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Top May Allotment Tips

Gardening has been a saviour for many of us during these desperate and unprecedented times. Fortunately, mother nature has so far taken pity on us. During lockdown there has been been a lot of near-perfect spring gardening weather. This has been a real tonic when we needed it the most. And how well our allotments and gardens have responded!

Early in April, long sunny days finally dried out land saturated from the almost incessant winter rains. By the end of the month, nature had flicked a switch and the land became dry. The contrast couldn’t be greater or more welcome.

The blossom on apple trees has never looked better, backed by clear blue skies above it. The same can be said for cherries and many other fruit and ornamental trees.

My asparagus crowns have responded to the heat of spring in the most wonderful way. So far there has been a heavy spring crop of young, succulent spears. I’d forgotten how fast the spears can grow in good weather. It is no exaggeration to say I’ve been harvesting them almost daily after taking advice from the children! I look forward to enjoying this must-have spring delicacy, albeit at a gradually slower pace, until early June.

Purple broccoli joined the harvest party too. There has been a steady supply of tender shoots from the end of March from the packet of seeds ‘Purple Sprouting Continuity Mix’. I’ve just made a spring sowing which will give an early autumn crop to look forward to during September. The continuity range is a great initiative, providing two cropping windows instead of one.

Spring cabbage is ready now too, offering a far better taste than shop-bought specimens. There is also rhubarb aplenty, all of which is providing vital food at a time of greater need than normal.

Cabbage Savoy January King

It many ways it has been a strange early season so far and the text book has been well and truly thrown out of the window. The effects of this topsy-turvy climate we now live in have been profound.

There is a long season ahead but the effect on pests so far has been interesting. I’ve barely seen a slug or snail, though that situation is unlikely to last! On a less positive note, cabbage white butterflies were noticed here in the north as early as mid-April. The pea and been weevil has gone about its work as dependably as ever. Those tell-tale notches in the broad bean leaves appearing within a matter of days of planting out. Generally this damage can be ignored. The plants will recover, albeit with perhaps some stunting of growth of the smaller transplants. In fact some plants are in flower now, though the height of the plants is noticeably less than I’d expect due to the lack of moisture.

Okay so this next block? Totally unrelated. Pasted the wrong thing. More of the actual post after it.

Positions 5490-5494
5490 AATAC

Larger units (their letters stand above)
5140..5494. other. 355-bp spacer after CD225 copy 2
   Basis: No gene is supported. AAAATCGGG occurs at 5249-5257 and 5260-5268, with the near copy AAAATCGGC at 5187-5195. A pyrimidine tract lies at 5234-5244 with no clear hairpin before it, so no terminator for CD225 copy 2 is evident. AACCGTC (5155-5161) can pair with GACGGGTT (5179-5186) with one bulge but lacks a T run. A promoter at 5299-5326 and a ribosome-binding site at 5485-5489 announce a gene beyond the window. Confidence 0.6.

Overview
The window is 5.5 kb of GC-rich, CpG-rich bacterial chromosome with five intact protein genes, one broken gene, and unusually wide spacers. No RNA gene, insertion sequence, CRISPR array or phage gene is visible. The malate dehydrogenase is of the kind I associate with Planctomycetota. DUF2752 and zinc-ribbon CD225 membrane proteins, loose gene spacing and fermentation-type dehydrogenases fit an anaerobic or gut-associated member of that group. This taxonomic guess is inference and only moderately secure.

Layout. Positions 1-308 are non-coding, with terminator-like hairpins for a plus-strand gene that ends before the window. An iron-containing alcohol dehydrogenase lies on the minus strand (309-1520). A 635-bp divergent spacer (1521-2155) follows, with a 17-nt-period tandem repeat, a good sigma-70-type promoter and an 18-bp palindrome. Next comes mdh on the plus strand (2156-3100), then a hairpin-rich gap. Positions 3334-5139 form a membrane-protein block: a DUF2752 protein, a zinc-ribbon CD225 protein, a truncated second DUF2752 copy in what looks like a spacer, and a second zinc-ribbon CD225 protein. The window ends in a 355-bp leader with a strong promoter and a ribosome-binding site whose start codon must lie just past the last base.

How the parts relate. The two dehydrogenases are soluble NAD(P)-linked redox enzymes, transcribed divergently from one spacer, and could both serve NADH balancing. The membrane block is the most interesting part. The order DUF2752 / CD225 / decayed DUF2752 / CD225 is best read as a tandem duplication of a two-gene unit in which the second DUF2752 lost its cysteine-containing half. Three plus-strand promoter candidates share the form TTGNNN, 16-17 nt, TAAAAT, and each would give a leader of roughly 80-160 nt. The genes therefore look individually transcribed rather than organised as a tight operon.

My strawberry plants are in a race to show how early they can flower. Several of my two year old plants were in flower as early as April 22nd. This is one of the earliest dates I can remember. I spent some time over winter removing the dead outer leaves from last year. This allows for an improved airflow near the crown of the plants and deters fungal diseases. It also improves their appearance tremendously.

Excitingly many early potato varieties are now starting to peek through the soil. These need protection from frost either by earthing up or by using frost protection fleece or a combination of both. If you’ve any remaining second early or maincrop tubers left over, these need to be planted as soon as possible.

In the greenhouse things are no less exciting. Young seedlings have romped away and keeping them cool and shaded has been the main challenge.

The task now is to begin the hardening off process. This gradually acclimatises the plants to outdoor conditions. Eventually we can leave them outside overnight provided there is no frost. If in any doubt with the weather, always err on the side of caution.

Ironically just as I’m finishing this blog it is starting to rain! More is needed. Let’s hope it comes in sensible moderation. We gardeners are never happy are we and clearly we are at our happiest when having a little moan!

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About Lee Senior

Lee Senior is an experienced horticultural writer, RHS Yorkshire in Bloom judge and horticultural consultant. He has also had an allotment for over 25 years. After initially spurning horticulture as a career option, to pursue his boyhood dream of becoming a train driver, Lee soon realised he couldn't resist getting his hands dirty to make a living. Horticultural College training led, to getting an allotment at the tender age of 18 (in the days when you could actually get a plot quickly). My gardening hero, is Geoff Hamilton" says Lee. "It was Geoff who convinced me that you didn't have to spray everything that moved in the garden. Watching him on Gardeners’ World in the late 1980’s and early 1990’s was a revelation. I was lucky enough to meet Geoff and I’ve also more recently had the pleasure of meeting Joe Swift. Now over two decades of practical experience has taught me to work with mother nature, not to fight against her and don't try to tame her, as so many gardeners seem to be on a mission to do. Small-scale food growing is my passion and I can't wait for my two daughters, one who is 8 years old and the other who is 5 to hopefully pick up the baton in the future. Nothing beats the flavour and satisfaction of growing your own food. You simply cannot buy the same quality and freshness. Everyone can have a go at growing something says Lee, no matter where they live. Lee has also written his two books; 'Pennine Way, The Highs and Lows' which is a humorous, personal account of walking this momentous iconic walk. His second book 'Walking in the Aire', features 14 short walks in Yorkshire.

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